“Pastors, preach the word
boldly and shut the mouths of your listeners!”
That was an actual comment from a pastor in response
to one of my blog posts. My
article encouraged pastors to enhance their preaching with
effective communication techniques-such as those that Jesus used.
These include listening to your people, and encouraging people’s
questions and dialog.
This pastor’s comment reflects a general attitude that
pervades some church staffs. The approach seems to be, “I’m the
ministry professional. That means it’s my job to do the talking.
And it’s your job to shut up.”
Most church leaders aren’t as blunt as the pastor
quoted above. But the attitude often leaks out in more subtle
I understand how this desire to silence the people
becomes attractive. Much of what church leaders hear is negative or
ill-informed. It can be exhausting to listen to that stuff.
Kids LOVE these Sunday School resources!
And, the urge to exclusively dominate all
communication is often tied closely to a minister’s sense of
identity: “I’m the one who went to theological school. I feel
called to teach and preach. My calling is not to sit and listen to
people who are not called.”
And for others it’s a matter of time management.
“I have a lot to say, a lot to share. I simply don’t have
time to listen or engage in give-and-take.”
But I fear this effort to muzzle the people is hurting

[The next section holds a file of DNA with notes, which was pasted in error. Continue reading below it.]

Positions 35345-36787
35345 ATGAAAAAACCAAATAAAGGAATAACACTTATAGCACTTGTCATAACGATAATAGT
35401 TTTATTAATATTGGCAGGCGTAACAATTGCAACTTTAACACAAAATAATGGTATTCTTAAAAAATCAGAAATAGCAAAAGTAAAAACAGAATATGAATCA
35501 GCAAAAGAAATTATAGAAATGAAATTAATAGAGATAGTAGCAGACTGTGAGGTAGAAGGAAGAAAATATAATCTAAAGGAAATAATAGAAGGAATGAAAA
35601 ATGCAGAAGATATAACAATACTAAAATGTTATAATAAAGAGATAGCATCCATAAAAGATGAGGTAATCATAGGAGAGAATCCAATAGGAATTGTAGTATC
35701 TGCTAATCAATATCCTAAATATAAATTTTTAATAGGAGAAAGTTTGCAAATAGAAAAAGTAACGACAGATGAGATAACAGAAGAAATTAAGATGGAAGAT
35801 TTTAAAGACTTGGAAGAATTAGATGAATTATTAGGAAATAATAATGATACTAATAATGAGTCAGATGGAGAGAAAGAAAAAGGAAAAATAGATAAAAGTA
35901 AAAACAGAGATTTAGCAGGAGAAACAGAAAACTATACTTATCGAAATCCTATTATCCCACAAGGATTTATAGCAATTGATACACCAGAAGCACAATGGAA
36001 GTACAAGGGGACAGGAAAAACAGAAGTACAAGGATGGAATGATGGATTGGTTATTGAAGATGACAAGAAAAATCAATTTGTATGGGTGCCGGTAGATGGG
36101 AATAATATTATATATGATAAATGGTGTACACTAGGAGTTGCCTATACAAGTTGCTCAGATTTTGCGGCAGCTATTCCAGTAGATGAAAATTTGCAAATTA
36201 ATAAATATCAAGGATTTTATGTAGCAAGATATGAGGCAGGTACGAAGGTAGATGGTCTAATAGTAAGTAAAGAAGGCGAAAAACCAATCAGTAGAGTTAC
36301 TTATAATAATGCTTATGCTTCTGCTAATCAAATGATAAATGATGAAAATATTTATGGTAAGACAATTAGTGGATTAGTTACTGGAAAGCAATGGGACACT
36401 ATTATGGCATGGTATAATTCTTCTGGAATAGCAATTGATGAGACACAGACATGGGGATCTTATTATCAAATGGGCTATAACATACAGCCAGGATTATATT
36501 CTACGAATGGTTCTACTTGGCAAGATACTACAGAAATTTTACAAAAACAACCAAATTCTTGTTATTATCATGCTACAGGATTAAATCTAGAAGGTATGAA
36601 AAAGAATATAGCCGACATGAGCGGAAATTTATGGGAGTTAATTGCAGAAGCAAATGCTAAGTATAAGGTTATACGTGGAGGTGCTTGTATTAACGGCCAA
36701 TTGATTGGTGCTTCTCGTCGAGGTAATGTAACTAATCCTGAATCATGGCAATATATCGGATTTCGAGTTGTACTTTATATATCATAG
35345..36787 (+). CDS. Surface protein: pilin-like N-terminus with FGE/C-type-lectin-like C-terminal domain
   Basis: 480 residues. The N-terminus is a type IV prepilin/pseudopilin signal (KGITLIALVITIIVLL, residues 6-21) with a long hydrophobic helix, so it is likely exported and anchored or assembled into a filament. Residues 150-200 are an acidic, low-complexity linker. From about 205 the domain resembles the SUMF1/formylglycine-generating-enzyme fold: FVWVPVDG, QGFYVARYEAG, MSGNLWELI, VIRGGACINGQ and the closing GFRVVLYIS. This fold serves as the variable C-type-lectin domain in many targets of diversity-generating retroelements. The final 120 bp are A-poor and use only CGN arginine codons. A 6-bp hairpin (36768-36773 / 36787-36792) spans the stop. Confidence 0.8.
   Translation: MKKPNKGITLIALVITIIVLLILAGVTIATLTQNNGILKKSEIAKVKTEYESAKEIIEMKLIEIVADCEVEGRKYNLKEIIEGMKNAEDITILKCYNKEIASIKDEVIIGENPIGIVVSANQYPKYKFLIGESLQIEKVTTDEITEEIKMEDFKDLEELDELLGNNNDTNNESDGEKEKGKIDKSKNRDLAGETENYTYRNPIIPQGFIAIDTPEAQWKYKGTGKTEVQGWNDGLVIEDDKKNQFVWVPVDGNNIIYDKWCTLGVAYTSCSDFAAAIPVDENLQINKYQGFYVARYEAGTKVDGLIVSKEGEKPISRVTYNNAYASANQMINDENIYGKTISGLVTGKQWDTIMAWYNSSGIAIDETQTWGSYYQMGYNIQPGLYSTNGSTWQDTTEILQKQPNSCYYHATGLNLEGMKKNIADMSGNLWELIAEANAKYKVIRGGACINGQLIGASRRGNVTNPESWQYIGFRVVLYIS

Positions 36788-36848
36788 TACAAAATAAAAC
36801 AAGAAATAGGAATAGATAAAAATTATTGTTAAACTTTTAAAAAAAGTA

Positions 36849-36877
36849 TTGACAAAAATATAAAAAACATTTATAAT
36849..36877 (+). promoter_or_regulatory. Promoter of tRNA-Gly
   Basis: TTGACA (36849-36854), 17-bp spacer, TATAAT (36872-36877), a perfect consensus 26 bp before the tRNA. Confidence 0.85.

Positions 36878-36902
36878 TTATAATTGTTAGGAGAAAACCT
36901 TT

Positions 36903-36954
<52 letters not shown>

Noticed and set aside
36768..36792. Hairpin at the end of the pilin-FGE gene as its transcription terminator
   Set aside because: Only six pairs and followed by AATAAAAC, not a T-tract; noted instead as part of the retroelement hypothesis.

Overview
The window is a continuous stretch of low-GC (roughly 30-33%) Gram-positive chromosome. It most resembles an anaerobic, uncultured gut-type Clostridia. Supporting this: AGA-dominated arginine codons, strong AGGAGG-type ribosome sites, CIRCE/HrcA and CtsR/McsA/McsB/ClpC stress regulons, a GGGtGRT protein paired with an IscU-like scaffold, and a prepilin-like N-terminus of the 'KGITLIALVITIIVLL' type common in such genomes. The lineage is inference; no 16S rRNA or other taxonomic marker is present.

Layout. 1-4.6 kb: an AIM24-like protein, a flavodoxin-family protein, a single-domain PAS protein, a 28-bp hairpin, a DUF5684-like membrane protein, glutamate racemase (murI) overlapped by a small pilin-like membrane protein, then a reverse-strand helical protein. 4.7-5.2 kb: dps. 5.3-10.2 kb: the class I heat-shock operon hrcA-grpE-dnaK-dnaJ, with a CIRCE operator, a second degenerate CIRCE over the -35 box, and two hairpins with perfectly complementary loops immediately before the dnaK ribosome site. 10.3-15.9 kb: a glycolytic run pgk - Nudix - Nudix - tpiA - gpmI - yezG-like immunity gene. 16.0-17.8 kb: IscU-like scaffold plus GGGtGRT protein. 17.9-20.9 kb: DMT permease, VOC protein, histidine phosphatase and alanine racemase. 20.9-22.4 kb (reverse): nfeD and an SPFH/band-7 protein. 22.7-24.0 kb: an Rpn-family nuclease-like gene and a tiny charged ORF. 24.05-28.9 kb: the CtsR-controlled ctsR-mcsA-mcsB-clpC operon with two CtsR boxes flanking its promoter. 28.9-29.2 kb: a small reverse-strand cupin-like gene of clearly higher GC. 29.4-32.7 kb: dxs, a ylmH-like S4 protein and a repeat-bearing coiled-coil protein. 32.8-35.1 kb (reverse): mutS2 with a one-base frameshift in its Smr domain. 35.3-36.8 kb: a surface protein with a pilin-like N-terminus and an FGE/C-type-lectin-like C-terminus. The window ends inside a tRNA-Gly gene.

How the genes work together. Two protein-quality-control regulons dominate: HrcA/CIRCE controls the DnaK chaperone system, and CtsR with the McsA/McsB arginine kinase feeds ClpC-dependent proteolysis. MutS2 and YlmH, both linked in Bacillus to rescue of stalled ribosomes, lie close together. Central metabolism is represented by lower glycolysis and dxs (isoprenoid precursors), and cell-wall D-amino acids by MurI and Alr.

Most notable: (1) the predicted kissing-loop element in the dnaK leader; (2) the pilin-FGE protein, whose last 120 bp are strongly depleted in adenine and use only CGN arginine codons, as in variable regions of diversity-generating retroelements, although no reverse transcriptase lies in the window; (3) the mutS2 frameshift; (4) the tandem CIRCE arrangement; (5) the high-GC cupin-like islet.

the cause. It implies that the professional Christians are the only
ones who have answers, or have a real connection to God. That’s the
same kind of misguided elitism that fueled the Reformation some 500
And, shaping the church as a place for one-way
communication leads to an anemic, passive enterprise. The paid
professionals do the talking, share their faith, and perform the
ministry. The attendees simply sit in a pew, stay quiet, and do
In addition, this approach tarnishes its practitioners
into poor leaders. They become isolated, out of touch with real
people, and disconnected from real life issues.
Rather than looking for ways to “shut the mouths of
your listeners,” here are some simple ways to open a conversation
that leads to faith growth and effective ministry.
- Provide opportunities for people to publicly tell about how God
is working in their lives. Let them speak, or interview them, or
show their stories on video.
- Grant time, in classes, studies and sermons, for people to talk
and listen to one another.
- Solicit feedback. It’s how you grow. It’s how you know your
people. Ask people how your message touched them. Use comment cards
and occasional surveys. Welcome the use of performance
- Visit and listen to people on their own turf-in their homes,
workplaces, schools, and hangouts.
- Listen to people outside of your peer group. Many pastors say
they read and listen to only one group-other pastors. This leads to
dangerous inbreeding. Seek out the voices of thought leaders in
Listen. This doesn’t mean you should be silenced. It
simply means you’ll be more effective when you do speak.